Amid the COVID-19 lockdown this past spring, the Harvard libraries and University Archives launched an online crowdsourcing initiative: inviting volunteers to transcribe some 20,000 handwritten pages dating primarily from the seventeenth and eighteenth centuries. The ambitious effort is part of the multiyear digitization of manuscript diaries, letters, maps, documents, and notebooks in various languages (more than 700,000 pages) for the Colonial North America Project (fromthepage.com/harvardlibrary/colonial-north-america-harvard-university-archives).
Although written long ago, some notes remain surprisingly relevant. “This eve, I inoculated my son John, with matter taken this day from the legs of Billy Nothage, who has the small pox the natural way,” wrote Dr. John Jeffries, A.B. 1763, on June 14, 1775, describing first-hand experience with early smallpox inoculations. His son and other children were hospitalized on Rainsford Island in Boston Harbor.
Crowdsourced transcription projects have multiplied in the past decade as organizations seek ways to make handwritten documents available to readers. “It has been a long-held goal to eventually make these amazing materials more accessible through transcriptions and eventually even supporting annotations,” explains University archivist Megan Sniffin-Marinoff (see Harvard Portrait, January-February 2018, page 16).
Begun as a test project when staff members were forced to work remotely, this initiative was coordinated by Ross Mulcare, archivist for outreach, research, instruction and special projects, who developed guidelines and organized training via Zoom. “The goal of the project at the highest level,” he clarifies, “is to make this huge, rich cache of documents more accessible to researchers, not to create scholarly edited editions. The success of a crowdsourced project depends a lot on the crowd involved, and we’ve got a particularly talented group…contributing…, even with the difficulties of engaging with colonial-era handwriting and sometimes arcane subject matter.” To date, more than 300 collaborators—mostly from outside the current Harvard community—have participated, thus helping to advance the libraries’ scholarly and teaching missions.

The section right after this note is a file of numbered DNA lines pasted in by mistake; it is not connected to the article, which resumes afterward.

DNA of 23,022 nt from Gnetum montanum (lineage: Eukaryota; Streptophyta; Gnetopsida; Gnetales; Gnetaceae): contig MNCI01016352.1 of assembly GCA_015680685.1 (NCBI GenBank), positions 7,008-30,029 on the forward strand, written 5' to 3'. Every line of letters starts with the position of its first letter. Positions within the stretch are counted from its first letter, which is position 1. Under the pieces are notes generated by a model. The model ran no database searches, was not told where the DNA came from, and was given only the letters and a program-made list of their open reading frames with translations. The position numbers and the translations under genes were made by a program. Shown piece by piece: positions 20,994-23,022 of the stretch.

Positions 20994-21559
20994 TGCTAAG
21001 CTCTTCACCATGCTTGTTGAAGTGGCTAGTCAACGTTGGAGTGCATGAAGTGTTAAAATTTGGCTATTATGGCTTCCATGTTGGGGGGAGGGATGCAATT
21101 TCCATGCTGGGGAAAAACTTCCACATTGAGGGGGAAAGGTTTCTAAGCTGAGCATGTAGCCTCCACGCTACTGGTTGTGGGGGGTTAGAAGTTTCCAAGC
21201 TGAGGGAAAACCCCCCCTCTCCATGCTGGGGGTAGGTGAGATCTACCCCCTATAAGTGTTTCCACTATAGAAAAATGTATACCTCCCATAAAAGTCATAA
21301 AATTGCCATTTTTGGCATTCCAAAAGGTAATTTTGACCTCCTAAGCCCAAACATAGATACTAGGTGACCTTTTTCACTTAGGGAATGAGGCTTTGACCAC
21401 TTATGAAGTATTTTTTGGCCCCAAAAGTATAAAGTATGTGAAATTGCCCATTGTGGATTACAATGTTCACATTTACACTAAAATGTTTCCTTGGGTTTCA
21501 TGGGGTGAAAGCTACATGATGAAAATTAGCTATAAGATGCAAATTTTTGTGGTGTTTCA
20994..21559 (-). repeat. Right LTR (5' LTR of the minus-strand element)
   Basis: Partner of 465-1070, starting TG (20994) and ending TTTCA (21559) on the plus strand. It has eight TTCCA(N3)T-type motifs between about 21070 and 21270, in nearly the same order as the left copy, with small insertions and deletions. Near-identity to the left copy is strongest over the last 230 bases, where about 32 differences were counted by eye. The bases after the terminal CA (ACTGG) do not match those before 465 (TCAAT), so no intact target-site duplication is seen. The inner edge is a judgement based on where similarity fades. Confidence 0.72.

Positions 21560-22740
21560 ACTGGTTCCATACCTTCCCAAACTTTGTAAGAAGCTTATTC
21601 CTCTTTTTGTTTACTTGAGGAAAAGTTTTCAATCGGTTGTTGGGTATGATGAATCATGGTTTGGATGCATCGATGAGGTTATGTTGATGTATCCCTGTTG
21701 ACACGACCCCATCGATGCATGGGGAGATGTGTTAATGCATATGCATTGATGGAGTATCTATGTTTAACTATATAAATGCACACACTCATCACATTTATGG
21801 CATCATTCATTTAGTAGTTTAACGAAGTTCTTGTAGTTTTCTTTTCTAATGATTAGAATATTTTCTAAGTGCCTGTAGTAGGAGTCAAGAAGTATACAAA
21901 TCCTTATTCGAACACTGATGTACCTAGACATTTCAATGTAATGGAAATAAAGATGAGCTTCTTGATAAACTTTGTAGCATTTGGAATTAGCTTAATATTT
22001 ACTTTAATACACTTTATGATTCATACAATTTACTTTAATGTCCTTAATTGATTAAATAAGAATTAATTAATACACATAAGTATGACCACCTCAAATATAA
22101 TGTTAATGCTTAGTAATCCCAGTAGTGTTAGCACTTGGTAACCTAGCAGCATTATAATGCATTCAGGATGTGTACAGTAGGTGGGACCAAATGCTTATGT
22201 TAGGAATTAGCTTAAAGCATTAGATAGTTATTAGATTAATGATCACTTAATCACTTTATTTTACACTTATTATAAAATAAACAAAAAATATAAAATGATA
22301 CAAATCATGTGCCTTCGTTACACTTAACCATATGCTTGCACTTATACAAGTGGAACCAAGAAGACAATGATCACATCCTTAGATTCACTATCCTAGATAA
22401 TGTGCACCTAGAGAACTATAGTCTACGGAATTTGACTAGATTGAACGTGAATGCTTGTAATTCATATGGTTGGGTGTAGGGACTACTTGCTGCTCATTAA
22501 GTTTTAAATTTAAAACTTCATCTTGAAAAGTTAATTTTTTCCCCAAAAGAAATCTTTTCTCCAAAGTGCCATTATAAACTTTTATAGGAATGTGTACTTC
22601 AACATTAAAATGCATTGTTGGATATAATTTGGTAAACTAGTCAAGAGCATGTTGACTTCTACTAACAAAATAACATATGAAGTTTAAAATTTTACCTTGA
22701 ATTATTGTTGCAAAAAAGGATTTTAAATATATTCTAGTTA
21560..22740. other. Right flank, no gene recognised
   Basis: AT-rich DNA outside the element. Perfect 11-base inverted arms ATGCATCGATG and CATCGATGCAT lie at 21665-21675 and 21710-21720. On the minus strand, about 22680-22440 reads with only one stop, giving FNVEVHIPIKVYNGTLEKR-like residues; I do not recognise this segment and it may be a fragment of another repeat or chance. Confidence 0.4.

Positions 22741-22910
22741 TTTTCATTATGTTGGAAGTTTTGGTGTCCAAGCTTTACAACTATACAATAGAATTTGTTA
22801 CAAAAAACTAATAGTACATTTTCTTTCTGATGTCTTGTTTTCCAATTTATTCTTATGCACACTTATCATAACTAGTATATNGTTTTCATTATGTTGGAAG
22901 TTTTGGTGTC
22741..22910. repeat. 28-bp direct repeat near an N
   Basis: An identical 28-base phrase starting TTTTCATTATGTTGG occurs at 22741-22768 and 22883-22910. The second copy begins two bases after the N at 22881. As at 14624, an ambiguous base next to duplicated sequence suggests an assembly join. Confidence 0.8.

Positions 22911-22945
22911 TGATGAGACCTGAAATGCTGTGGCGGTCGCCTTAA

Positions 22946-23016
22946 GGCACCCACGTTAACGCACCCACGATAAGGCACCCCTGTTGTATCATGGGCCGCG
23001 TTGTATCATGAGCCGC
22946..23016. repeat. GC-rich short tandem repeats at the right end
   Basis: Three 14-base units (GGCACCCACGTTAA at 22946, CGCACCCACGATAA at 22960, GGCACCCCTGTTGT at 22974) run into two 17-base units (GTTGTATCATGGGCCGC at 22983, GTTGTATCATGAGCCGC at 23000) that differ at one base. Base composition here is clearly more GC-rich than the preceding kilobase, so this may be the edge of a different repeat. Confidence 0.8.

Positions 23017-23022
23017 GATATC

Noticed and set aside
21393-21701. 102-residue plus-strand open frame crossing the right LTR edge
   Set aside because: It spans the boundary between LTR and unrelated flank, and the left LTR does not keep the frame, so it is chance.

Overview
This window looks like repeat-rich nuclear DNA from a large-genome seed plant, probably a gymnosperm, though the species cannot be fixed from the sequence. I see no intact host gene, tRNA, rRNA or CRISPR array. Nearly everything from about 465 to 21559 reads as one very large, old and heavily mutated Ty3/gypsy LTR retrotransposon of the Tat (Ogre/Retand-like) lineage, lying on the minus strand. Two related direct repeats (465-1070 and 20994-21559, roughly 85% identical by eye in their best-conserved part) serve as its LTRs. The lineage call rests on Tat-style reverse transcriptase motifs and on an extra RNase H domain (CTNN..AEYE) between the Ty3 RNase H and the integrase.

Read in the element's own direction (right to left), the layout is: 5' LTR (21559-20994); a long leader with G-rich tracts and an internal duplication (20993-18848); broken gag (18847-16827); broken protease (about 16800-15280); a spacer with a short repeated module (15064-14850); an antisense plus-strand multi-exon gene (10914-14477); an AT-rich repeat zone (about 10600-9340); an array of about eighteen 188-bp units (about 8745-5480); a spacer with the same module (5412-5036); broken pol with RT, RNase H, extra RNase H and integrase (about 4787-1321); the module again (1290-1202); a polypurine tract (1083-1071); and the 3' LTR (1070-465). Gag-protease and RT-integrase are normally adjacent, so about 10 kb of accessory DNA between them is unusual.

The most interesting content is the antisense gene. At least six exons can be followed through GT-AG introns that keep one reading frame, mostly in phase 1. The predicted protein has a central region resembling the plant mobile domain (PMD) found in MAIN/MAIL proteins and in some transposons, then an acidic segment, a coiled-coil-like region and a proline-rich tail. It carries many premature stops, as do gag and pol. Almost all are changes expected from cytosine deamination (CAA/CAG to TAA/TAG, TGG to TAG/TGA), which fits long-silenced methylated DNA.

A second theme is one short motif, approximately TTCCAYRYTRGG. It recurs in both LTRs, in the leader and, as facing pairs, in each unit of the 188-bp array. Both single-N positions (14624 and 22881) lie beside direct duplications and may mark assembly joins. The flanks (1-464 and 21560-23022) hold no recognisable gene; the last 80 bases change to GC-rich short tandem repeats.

Transcribing early letters requires sharp eyes, contextual knowledge, and patience. “The handwriting can be undecipherable at times and the abbreviations and misspellings are perplexing,” affirms Houghton Library assistant Francis A. Alix, whose interest in French Canadian history led him to transcribe fur-trading documents of the Hudson’s Bay Company from the 1680s, as well as a 1733 journal recounting a sea voyage to Canada. “However, the transcribing provides hours of enjoyment and learning opportunities.”
Recently the transcription offerings have expanded to include nineteenth-century documents concerning significant contemporary issues, such as Susan B. Anthony’s journal. In 1853, while traveling and speaking about women’s suffrage, temperance, and abolition, Anthony wrote the passage at right: “Thus as I passed from town to town was I made to feel the great evil of woman’s entire dependency upon man, for the necessary means to aid on any & every reform movement. Though I had long admitted the wrong, I never, until this time, so fully took in the grand idea of pecuniary & personal independence.”
Library staff members welcome the volunteers’ aid, even though quality control of crowdsourced transcriptions remains a time-consuming challenge. Houghton Library assistant Megan McNiff, for one, has become a “second pair of eyes,” painstakingly reviewing transcriptions to verify data and check adherence to the prescribed guidelines for handling line breaks and blank pages, illegible text, and certain abbreviations, for example. Recalling the c. 1800 diary of a traveling missionary, whose notes proved especially challenging, she marvels at the transcriber’s talent: “In some places the writing slanted almost off the page and was more of a scrawl compared to earlier entries; you could almost envision him writing on the go. He also had a tendency to omit punctuation and write in one long hurried rush of thought!”
“There is so much of the people captured in these documents,” McNiff adds. “It has felt like a window into folks leading very different lives, but to whom you could still relate. It’s been a very rewarding experience working on this project.”
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